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Free woodworking plans. Easy woodworking projects. Fun woodworking videos. Woodworking for Mere Mortals.

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Monday, January 31, 2011

Chair time

Wow, I want to thank everyone who has sent in a donation to Mere Mortals. I am just overwhelmed by your generous support of woodworking "for the rest of us". I plan on taking a trip to the lumberyard and getting some nice wood: something other than pine for a change.


It's the time of year when I need to start thinking about my fair entries this summer. Even though the fair doesn't start until July, I like to get a head start. You may recall that I won Best in Show last year for my miniature chair. It was truly one of the most difficult projects I had ever attempted.

I want to enter the same category this year. The only rule is that miniature chairs need to be under 12" in size. I'm not sure I would be able to build full sized versions, so this category is perfect for me.

Here's an ad my Dad sent me a while ago. I think I'm going to give it a shot. I'm not exactly sure how to pull it together. Mainly, the key is going to be making smooth curves. Anyway, I'll keep you posted on the progress.


You also may remember that there is also a "Decorated Chair" category, in which you simply deck out an existing chair. The fair's theme this year is Celebrating the 75th Anniversary of the Golden Gate Bridge. Special prizes are awarded for themed projects, so I'd like to do something fun with this too. Last year, I did a "Glowing Gobel" chair because the theme was "Going Global". I'm not even sure what that means.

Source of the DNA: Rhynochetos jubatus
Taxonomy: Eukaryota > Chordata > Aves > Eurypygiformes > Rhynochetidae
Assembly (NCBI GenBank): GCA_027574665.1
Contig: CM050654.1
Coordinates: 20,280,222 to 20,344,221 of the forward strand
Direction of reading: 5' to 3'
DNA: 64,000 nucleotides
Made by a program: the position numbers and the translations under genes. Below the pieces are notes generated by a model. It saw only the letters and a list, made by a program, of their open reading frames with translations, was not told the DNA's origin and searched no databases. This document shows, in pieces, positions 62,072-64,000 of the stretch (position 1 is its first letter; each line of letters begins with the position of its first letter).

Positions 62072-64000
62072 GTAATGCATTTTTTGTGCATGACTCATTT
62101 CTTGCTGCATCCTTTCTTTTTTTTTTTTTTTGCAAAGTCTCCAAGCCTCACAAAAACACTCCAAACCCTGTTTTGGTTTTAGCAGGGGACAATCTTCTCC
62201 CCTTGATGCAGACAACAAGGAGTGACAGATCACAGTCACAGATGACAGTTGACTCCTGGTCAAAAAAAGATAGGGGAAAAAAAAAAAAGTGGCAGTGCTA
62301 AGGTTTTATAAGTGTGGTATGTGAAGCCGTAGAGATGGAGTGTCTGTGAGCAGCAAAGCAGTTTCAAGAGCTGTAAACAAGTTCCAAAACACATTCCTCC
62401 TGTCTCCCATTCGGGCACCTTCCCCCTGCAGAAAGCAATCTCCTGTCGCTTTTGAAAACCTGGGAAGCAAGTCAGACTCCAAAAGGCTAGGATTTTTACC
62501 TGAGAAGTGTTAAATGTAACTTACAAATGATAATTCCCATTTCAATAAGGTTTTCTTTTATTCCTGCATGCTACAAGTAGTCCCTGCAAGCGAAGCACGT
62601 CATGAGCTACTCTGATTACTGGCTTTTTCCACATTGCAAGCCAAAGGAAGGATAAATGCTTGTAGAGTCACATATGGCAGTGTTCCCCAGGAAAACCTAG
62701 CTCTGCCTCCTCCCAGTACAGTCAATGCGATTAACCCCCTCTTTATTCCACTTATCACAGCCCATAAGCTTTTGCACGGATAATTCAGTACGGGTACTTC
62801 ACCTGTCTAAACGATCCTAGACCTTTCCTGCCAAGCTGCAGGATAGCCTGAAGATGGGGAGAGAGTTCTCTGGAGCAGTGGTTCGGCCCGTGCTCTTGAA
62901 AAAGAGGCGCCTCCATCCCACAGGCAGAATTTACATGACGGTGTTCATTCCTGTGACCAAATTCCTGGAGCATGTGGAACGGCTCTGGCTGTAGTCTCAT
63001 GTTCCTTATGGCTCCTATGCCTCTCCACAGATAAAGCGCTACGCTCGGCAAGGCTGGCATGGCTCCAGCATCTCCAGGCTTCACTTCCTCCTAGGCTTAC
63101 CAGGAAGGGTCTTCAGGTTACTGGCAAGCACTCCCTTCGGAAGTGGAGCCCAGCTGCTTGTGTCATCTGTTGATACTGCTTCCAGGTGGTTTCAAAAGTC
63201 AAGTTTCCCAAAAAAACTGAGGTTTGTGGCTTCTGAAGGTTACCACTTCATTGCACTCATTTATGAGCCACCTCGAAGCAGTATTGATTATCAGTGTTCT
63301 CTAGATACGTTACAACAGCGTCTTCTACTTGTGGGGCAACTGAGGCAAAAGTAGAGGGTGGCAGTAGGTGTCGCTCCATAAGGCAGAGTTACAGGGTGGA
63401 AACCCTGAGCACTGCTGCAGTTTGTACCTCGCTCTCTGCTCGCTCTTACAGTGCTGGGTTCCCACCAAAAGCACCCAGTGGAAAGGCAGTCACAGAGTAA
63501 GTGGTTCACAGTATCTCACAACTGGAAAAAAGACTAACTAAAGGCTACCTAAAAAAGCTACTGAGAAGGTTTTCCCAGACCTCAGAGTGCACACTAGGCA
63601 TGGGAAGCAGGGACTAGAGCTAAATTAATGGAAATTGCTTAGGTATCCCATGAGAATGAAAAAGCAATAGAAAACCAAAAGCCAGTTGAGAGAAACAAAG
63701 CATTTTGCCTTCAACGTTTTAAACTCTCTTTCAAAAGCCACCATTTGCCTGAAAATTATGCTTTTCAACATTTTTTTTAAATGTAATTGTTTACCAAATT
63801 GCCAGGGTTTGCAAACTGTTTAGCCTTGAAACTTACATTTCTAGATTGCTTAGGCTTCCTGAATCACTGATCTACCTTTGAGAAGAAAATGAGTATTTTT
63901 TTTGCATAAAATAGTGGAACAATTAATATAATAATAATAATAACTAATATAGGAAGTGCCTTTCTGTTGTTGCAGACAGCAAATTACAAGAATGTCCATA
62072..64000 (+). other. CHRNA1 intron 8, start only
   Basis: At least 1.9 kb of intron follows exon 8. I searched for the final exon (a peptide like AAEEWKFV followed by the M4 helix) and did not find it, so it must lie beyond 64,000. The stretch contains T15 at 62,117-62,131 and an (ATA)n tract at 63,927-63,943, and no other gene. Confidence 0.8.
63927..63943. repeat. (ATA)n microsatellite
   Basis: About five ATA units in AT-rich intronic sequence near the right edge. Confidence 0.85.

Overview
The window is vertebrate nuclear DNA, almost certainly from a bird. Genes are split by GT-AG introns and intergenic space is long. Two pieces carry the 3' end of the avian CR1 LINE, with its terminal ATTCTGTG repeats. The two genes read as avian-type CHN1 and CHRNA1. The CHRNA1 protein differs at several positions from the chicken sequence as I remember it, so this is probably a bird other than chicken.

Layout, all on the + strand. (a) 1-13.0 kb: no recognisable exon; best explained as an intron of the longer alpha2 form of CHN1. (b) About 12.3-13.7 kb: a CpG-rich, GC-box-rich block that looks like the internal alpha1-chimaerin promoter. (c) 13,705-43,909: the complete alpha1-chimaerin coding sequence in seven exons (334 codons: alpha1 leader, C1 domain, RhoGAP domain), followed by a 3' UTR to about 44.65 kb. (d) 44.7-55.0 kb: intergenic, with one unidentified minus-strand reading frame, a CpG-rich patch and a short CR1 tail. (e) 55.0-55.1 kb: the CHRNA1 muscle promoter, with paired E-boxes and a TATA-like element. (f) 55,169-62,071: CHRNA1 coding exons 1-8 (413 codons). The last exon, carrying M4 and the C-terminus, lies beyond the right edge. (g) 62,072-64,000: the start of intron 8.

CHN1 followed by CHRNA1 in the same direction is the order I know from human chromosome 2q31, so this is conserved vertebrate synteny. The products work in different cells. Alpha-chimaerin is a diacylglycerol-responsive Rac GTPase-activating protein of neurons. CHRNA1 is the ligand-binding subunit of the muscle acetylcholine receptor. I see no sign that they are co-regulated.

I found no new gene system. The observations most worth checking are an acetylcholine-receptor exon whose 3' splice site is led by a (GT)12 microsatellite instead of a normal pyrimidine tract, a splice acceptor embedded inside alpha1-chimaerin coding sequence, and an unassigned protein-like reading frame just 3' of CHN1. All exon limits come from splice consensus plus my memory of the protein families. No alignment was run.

Let me know if you have any clever ideas to decorate a chair in a Golden Gate theme. Hmmm... Maybe a chair depicting huge rush-hour traffic snarls caused by protesters marching for the cause du jour.

Friday, January 28, 2011

Make a paper towel holder

Before I get on to the project, I want to make a quick appeal for donations to Woodworking for Mere Mortals. What started out as a lark, has grown way beyond anything I imagined. I am continually astonished by the number of people who watch my videos and read this blog.

With that said, it takes me quite a bit of time to make the videos and of course, the projects themselves. I hope you have picked up a few useful tips or learned to appreciate woodworking a bit more. Perhaps a few people have been inspired to pick up some tools and feel less intimidated by the craft. And at the very least, I hope you have been entertained. So, I'd like for you to think about what my videos and this site are worth to you and donate accordingly. I absolutely love woodworking and making videos: combining the two is a blast.

If you are not in a position to make a donation, I completely understand. If you just simply don't care to donate, that's cool too. I assure you, I am going to keep offering my video projects free of charge with my compliments. But if you can help me out, I assure you I will greatly appreciate it.

On the sidebar is a Donate button that allows you to send whatever you like via Paypal. For those of you who might be so inclined to use snail mail, my address is:

Steve Ramsey
432 Calle Arboleda
Novato CA 94949


Now, on to the paper towel holder. 

You'll probably remember that I was toying with this idea a few weeks ago. Last weekend it all came together. In fact, I was kind of surprised: this is one of the few things I have ever made that went completely without problems! The trickiest part was figuring out how to make the spring-loaded roller, but it turned out to be very simple. Finally, I was able to haul out my Dremel Tool and add a decoration to the front face. Again, surprisingly easy to accomplish.

Tuesday, January 25, 2011

Zany toys

I picked up a super book this week at the library: Zany Wooden Toys That Whiz, Spin, Pop, and Fly: 28 Top-Secret Projects You Can Build from the Toy Inventor's Workshop by Bob Gilsdorf.